P&O Cruises’ Iona has joined search and rescue efforts after two cargo ships collided in the North Sea, crippling one vessel that has now sunk. Crew members from the sunken vessel are still reported missing and multiple vessels are engaged in the search in the hopes of successful rescues.
Iona was not involved in the initial incident but is providing support for the search and is available to offer medical treatment to survivors if needed.
Guests aboard P&O Cruises’ Iona were woken at approximately 5:30 a.m. by emergency announcements, which included crew members being called to muster stations to respond to the situation. Searchlights were already engaged and active, which led to some tense moments for guests until they understood the situation.
According to local reports, the initial incident occurred at approximately 3 a.m. when the cargo vessel Verity collided with another cargo ship, Polesie, roughly 14 miles (23 kilometers) southwest of the German Heligoland archipelago in the North Sea, approximately 50 miles (80 km) northwest of Bremerhaven, Germany.
Strong winds, fog, and vigorous waves were reported in the region at the time, but it is unknown if weather conditions contributed to the collision.
The 300-foot Verity is reported to have sunk, and four of the ship’s seven crew members remain missing and may be aboard an intact portion of the vessel. Divers are investigating for signs of life, according to a spokesperson from Germany’s Central Command for Maritime Emergencies. One crew member is confirmed dead, and two others have been successfully rescued.
Polesie had 22 individuals aboard at the time of the incident, but all are accounted for and no injuries are reported.
Undoubtedly a thorough investigation will be conducted as to the cause of the collision, what contributing factors may have been in play, and whether any potential negligence was involved from either cargo vessel.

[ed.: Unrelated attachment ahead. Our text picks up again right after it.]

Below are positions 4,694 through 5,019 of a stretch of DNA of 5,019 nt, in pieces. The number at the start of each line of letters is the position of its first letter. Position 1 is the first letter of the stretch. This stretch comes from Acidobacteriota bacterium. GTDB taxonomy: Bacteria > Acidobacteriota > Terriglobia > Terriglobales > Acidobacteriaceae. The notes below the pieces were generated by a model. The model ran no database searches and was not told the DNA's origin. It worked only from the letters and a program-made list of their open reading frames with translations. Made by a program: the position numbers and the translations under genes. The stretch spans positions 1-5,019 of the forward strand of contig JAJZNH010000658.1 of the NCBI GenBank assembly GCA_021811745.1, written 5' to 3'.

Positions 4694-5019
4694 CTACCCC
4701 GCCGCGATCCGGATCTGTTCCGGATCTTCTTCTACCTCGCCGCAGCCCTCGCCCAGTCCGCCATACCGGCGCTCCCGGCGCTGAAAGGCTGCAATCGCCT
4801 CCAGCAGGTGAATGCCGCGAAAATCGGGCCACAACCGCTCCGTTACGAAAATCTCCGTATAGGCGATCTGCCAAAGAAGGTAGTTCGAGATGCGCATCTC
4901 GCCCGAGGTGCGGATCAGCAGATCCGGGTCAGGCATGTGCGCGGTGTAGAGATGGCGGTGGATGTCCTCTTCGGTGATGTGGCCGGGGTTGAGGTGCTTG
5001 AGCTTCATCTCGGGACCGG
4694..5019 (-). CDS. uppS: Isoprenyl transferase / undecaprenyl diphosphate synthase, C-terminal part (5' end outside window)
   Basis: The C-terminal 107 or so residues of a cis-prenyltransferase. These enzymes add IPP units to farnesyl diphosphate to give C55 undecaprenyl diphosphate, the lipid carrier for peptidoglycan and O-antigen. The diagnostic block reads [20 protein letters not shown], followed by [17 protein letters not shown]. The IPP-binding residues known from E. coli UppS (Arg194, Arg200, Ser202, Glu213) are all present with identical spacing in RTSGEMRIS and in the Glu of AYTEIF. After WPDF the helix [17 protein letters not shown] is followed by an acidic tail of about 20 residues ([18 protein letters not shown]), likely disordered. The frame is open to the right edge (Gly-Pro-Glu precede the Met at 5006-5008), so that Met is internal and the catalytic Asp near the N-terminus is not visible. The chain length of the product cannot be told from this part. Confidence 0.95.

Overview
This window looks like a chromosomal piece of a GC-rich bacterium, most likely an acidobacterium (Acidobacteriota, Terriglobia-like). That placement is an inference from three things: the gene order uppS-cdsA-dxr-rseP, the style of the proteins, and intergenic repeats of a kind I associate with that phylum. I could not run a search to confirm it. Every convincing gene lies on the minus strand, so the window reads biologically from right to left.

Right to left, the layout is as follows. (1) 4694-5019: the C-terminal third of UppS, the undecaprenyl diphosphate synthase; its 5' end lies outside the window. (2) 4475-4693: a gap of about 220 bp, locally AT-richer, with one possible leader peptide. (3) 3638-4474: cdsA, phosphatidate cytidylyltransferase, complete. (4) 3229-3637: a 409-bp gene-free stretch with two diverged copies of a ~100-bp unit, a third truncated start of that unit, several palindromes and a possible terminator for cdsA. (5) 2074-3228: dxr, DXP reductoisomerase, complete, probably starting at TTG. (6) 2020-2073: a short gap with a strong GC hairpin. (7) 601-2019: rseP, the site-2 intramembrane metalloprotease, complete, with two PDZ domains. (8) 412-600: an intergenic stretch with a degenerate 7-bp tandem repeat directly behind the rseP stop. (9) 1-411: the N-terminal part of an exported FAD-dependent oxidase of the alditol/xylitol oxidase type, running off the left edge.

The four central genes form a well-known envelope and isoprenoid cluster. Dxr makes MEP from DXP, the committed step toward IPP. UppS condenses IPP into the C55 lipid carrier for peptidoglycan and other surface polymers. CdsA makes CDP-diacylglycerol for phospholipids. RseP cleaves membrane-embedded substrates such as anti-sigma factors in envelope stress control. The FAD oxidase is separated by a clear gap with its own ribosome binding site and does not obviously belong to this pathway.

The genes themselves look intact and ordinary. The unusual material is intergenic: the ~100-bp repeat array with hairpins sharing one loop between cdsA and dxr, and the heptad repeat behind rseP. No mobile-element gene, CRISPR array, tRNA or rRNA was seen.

Iona was called to assist with the search operations and immediately responded to the summons. The 184,089-gross-ton ship is currently sailing a 7-night “Northern European City Escape” cruise, having departed from Southampton on Saturday, October 21 and called on Hamburg, Germany on Monday. Tuesday is scheduled as a day at sea.
A spokesperson for P&O Cruises has confirmed that there should be no impact on the ship’s remaining itinerary, which includes calling on Rotterdam, Holland on Wednesday and Zeebrugge, Belgium on Friday before returning to Southampton on Saturday, October 28.
Guests onboard Iona report a somber atmosphere with great hope that the rescue operation will be successful. Multiple ships of different sizes and classifications, including an emergency tug, pilot boat, and police patrol boat have been involved in the search efforts, along with helicopter support.
Tracking data shows that Iona had resumed course by late afternoon on Tuesday, released from her assistance. This may have been done as the ship’s support is no longer needed with the arrival of additional rescue vessels with specialized search equipment.
Cruise ships are often called to render assistance to vessels in distress, though not always under such grave circumstances. Different types of rescues may involve disabled fishing or pleasure craft, unseaworthy migrant boats, vessels that may have run aground, or other unusual circumstances.
Earlier this month, for example, Norwegian Cruise Line’s Norwegian Breakaway was called to assist in the rescue of hundreds of migrants near Greece, similar to another rescue in the same region by Celebrity Cruises’ Celebrity Beyond in late August.
P&O Cruises Australia’s Pacific Explorer responded to a distress call from a record-seeking mariner south of Vanuatu in early October, and other rescues happen all over the globe.
Every cruise ship captain – as well as the vessel’s crew – is dedicated to preserving life at sea and obligated to respond to such calls whenever possible.
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